Keywords: Stethoscope acoustics, disposable stethoscopes, nosocomial infections, gloved stethoscope

BACKGROUND

In 1546, the Italian physician Girolomo Frascato proposed that epidemic diseases were caused by direct or indirect contact with extremely small particles of some sort of contaminating (“contagious”) matter. It is doubtful that even Frascato’s great genius and far-reaching prescient intuition could have foreseen the sheer magnitude of what has become known as “nosocomial infections”, implying hospital-acquired infections, let alone the more commonlyused and more broad problem of “Healthcare acquired infections”, (HAI) implying infections related to exposure in the wide panoply of modern inpatient and out-patient healthcare facilities.

In the context of preventability, Frascato’s fomites emerge as being particularly associated with HAI infections. Modern references refer to fomites in terms that would have made complete sense to Frascato. For example, one very commonly used lay reference discusses fomites as “possible routes to pass pathogens between patients. Stethoscopes and neckties are two such fomites associated with healthcare providers. Basic hospital equipment…can be carriers.” [http:// en.wikipedia.org/wiki/Fomite] In reference to stethoscopes as fomites, there is evidence in the literature of a rather remarkable level of stethoscope contamination in the healthcare environment.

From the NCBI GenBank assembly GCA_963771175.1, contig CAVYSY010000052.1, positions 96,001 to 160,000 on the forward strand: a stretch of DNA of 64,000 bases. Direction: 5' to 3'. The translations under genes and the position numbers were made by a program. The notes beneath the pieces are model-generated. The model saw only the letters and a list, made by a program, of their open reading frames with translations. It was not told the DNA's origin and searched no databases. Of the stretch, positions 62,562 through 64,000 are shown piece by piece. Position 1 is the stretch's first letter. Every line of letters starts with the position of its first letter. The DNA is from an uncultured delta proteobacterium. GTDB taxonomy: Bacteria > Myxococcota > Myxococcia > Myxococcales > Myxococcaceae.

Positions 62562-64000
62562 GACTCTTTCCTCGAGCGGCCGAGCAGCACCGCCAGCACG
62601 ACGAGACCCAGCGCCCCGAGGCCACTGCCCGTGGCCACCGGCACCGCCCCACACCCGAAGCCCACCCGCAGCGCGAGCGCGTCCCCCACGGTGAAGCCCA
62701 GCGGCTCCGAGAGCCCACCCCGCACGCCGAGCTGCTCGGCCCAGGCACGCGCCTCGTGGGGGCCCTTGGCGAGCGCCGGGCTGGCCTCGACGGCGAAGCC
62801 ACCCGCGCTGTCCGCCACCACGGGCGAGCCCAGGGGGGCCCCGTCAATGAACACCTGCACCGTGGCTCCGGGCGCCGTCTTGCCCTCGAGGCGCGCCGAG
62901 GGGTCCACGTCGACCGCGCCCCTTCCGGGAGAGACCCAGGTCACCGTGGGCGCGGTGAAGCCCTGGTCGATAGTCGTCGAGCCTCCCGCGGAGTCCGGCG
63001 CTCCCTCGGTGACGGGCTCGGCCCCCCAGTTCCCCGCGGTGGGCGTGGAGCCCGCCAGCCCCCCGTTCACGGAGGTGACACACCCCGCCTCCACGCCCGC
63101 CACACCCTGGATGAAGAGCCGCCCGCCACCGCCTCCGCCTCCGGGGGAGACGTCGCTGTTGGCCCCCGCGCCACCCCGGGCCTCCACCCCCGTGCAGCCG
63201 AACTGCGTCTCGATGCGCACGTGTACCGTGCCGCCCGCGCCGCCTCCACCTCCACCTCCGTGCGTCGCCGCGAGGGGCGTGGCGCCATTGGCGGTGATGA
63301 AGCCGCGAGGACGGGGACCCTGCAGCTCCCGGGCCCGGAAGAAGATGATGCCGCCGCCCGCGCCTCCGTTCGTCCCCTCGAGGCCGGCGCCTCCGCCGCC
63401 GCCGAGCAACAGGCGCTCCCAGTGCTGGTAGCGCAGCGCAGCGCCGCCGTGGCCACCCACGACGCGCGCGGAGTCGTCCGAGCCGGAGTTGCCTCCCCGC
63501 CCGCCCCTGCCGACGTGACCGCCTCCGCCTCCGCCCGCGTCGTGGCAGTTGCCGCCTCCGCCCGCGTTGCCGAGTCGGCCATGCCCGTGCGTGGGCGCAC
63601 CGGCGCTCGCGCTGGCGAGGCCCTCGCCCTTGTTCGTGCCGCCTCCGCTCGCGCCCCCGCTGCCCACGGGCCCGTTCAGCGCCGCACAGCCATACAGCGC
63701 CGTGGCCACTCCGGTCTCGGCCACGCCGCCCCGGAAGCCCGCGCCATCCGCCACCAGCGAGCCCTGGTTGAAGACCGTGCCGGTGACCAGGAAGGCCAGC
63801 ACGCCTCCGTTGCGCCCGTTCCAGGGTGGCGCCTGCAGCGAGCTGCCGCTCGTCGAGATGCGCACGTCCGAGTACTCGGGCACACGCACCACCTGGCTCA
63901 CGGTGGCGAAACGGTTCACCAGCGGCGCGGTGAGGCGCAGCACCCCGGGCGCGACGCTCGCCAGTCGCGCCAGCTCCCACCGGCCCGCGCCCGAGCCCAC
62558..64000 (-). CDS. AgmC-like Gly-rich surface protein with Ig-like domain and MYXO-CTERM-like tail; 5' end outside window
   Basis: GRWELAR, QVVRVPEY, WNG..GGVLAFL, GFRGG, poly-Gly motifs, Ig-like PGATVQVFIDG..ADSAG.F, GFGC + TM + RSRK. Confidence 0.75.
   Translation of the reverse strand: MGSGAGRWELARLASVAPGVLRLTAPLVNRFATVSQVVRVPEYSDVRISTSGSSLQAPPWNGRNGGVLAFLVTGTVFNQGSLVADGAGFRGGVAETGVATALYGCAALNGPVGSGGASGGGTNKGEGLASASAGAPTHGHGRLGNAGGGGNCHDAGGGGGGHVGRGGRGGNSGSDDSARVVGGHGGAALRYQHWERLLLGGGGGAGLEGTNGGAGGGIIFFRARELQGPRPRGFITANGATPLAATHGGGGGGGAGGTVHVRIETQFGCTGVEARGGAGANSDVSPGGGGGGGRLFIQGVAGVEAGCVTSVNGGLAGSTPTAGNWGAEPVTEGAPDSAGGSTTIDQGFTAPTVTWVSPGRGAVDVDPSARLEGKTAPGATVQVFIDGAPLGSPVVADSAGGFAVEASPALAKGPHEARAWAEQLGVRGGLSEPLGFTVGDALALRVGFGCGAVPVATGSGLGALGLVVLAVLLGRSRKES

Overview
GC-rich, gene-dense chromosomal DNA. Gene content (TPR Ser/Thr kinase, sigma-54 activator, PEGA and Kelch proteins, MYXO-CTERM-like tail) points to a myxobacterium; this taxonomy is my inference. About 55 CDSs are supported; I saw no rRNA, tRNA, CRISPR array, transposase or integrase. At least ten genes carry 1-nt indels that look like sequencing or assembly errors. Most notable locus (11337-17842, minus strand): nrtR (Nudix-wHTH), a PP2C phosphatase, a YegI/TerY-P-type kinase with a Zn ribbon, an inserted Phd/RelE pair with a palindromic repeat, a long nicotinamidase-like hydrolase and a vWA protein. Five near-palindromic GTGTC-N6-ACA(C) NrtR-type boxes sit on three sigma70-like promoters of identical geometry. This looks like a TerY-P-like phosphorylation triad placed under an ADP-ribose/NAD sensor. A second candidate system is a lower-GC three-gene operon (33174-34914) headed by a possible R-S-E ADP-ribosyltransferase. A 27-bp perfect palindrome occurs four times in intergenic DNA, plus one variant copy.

Based on a review of the literature, it appears that:

• Stethoscopes are proven fomites. • Stethoscopes tend not to be cleaned regularly, and when they are, they quickly become recontaminated. • Complete stethoscope cleansing would appear to require the removal and cleansing of the diaphragm retaining ring, making cleansing with each use less practical • Diaphragm covers may actually increase surface colonization

Anecdotally, several of our team members have observed that the use of nitrile gloves as covers of the lower stethoscope unit. It is unclear how prevalent this practice might be at various centers. It would appear likely that the use of gloves in such a way would create a barrier to the fomite nature of the lower stethoscope unit. This could, of course, be formally tested as a proposition. However, as a precursor to such a study, a relevant question would be whether the use of a nitrile glove degrades the acoustic properties of a stethoscope. A review of the literature (PubMed) by the authors of this proposal did not identify a specific study that looked that effect of nitrile gloves on acoustic performance of stethoscopes.

The purpose of this study was: